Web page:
Progress On Climate Change Is Pathway For Economic Recovery - Honolulu Civil Beat

We just surpassed the halfway point of our campaign, but still have a ways to go! Support in-depth, local journalism today and your gift will be DOUBLED.

Thanks to 915 donors, we've raised $132,000 so far!

Double My Donation

We just surpassed the halfway point of our campaign, but still have a ways to go! Support in-depth, local journalism today and your gift will be DOUBLED.

Thanks to 915 donors, we've raised $132,000 so far!

Double My Donation

About the Author

Josh Stanbro

Josh Stanbro is the City and County of Honolulu’s chief resilience officer and executive director of the Office of Climate Change, Sustainability and Resiliency.

The twin crises of COVID-19 and climate change are good examples of the kinds of increasing and compounding 21st-century shocks and stresses facing our island community.

The Honolulu Office of Climate Change, Sustainability and Resiliency has seen these realities firsthand in 2020, with our staff serving in the city emergency operations center for both COVID-19 and hurricane responses alike. It’s clear that the faster we build community and climate resilience, the safer we’ll be — but also the better off our economy will be.

The problem is building that resilience can be tough. While many with economic interests in the status quo will say they don’t oppose sustainability or deny climate change, they quickly follow with “but start with someone else first,” or “we can’t move too fast.”

The problem with climate change — like COVID-19 — is that it doesn’t care what people think or what business interests might deem “politically palatable.” The science and speed of both don’t lie, and we ignore them at our peril.

Thankfully, Hawaii has the largest majority of citizens in the nation who understand the urgency of climate resilience and have demanded real solutions instead of hollow words. Over the past four years, Mayor Kirk Caldwell and the outgoing City Council have quietly answered that call and worked together to lay a foundation for a “green” economic recovery with an impressive series of strong climate policies.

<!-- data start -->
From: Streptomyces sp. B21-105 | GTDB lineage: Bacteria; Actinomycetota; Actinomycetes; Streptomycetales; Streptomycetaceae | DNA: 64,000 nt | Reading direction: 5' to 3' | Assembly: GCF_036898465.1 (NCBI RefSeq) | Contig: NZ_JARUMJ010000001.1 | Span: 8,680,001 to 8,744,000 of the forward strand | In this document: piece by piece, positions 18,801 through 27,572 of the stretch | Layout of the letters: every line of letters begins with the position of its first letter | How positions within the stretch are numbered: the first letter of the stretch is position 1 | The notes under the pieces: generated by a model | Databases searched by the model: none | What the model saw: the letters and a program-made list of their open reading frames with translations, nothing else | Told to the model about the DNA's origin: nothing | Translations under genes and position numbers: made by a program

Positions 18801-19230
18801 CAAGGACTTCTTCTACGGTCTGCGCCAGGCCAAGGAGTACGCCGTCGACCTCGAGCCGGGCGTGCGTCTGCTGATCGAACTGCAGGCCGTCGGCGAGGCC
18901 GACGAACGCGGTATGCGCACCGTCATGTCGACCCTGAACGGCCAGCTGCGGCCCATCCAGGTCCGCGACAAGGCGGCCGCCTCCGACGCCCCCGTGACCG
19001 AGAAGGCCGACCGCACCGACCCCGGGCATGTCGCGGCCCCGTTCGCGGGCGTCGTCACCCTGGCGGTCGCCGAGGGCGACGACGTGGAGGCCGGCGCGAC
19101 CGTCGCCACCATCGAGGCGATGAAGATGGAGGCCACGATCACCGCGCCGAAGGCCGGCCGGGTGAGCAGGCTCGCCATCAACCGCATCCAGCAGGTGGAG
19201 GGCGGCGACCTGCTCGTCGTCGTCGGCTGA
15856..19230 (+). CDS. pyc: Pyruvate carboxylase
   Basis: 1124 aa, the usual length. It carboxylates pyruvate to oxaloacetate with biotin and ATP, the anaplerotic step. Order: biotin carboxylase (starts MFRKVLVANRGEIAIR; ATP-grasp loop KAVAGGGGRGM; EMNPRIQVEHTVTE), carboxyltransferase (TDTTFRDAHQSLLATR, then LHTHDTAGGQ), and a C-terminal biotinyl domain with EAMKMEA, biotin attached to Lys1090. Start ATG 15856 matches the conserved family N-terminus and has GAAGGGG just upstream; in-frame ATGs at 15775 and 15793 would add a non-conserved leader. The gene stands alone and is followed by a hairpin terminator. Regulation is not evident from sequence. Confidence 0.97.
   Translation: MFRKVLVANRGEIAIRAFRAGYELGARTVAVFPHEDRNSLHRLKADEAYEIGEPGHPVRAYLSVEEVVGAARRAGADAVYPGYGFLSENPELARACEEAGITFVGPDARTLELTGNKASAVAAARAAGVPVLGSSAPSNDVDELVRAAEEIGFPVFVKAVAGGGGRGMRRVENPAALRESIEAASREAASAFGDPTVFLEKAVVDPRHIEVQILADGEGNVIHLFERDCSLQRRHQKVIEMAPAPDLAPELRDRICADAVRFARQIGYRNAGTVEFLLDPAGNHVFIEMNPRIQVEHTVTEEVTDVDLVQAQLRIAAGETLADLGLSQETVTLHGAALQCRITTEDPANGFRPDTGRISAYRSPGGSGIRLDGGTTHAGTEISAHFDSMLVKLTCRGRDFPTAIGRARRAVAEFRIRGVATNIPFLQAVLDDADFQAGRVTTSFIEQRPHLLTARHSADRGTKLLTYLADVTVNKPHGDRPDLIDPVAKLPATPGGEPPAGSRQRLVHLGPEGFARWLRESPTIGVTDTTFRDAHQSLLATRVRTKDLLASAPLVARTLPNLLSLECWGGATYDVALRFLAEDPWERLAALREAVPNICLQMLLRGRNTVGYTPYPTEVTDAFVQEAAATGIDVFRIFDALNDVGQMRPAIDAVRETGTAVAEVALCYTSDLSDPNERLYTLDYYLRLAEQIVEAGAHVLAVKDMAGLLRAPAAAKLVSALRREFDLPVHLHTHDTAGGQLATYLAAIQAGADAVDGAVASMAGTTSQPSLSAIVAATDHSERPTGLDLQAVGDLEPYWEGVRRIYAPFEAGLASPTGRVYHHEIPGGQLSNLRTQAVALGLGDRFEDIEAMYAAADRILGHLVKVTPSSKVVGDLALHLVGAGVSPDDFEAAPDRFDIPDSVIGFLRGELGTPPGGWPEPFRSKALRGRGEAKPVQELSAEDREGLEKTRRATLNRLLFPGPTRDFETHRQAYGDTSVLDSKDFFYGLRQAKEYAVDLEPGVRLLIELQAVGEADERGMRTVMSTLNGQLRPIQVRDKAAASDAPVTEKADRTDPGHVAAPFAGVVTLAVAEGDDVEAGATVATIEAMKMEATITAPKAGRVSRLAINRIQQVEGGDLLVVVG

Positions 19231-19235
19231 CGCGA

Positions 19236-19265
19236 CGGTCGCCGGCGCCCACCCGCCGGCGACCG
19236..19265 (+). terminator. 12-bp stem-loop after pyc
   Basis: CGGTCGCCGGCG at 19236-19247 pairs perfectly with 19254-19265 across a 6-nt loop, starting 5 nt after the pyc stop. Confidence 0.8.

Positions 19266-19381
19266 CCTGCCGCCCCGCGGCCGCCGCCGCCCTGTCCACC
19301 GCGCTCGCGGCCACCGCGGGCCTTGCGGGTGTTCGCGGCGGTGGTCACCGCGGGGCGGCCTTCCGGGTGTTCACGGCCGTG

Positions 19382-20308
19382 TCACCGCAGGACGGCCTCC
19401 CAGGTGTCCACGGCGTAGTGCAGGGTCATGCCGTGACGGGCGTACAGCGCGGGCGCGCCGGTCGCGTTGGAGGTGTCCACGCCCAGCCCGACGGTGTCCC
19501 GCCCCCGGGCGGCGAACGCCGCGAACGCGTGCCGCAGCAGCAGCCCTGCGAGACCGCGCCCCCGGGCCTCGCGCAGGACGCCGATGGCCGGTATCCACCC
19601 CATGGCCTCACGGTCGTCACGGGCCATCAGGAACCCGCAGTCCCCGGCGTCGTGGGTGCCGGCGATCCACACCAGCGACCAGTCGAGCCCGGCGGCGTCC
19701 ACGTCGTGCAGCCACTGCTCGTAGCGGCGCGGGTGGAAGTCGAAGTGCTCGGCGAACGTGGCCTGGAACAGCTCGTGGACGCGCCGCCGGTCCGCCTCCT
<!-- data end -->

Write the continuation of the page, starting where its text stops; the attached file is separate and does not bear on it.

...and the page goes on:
Oahu developed an island-wide resilience strategy informed by thousands of community voices. We revamped our building codes to ensure every new house is wired for solar panels and electric vehicles. We started the move away from single use plastics to protect our oceans and health. We changed streetlights across the island to LED bulbs, and are now focusing on energy efficient equipment and renewable energy systems throughout our park system and city buildings.

We filed suit to hold oil corporations responsible for 50 years of climate deception and protect Oahu taxpayers from millions in climate damages. We put into law a mandate for carbon neutrality by 2045, and a fossil fuel-free fleet by 2035 — but also acted on it by building charging infrastructure and adding the first of what eventually will be hundreds of cleaner, quieter electric buses to our city routes.

The result is that Honolulu is now in pole position as the incoming Biden administration unveils new programs and funding aimed squarely at tackling climate change, investing in infrastructure, accelerating renewable energy and transportation electrification, and providing more stimulus funding to jumpstart an economic recovery from COVID-19.

The baton will now be passed to a new administration and new City Council who will need to work hard to continue to transition the city fleet, add bike lanes, adopt an aggressive Climate Action Plan, expand micro-mobility, install renewable energy on city facilities, and keep Honolulu in the Paris climate agreement.

Happily, all of these actions will not only position us well to capture federal funding over the next four years, it will help create green jobs and diversify an economy that for too long has placed all of its eggs in the tourism basket. Let’s keep our climate policies strong to attract every dollar we can to build green infrastructure, install renewable energy, expand electric vehicle chargers, move or elevate roads, and put the state with the highest unemployment figures back to work building a safer and more self-sufficient island home.

The path to long-term security and economic recovery is directly rooted in building climate resilience.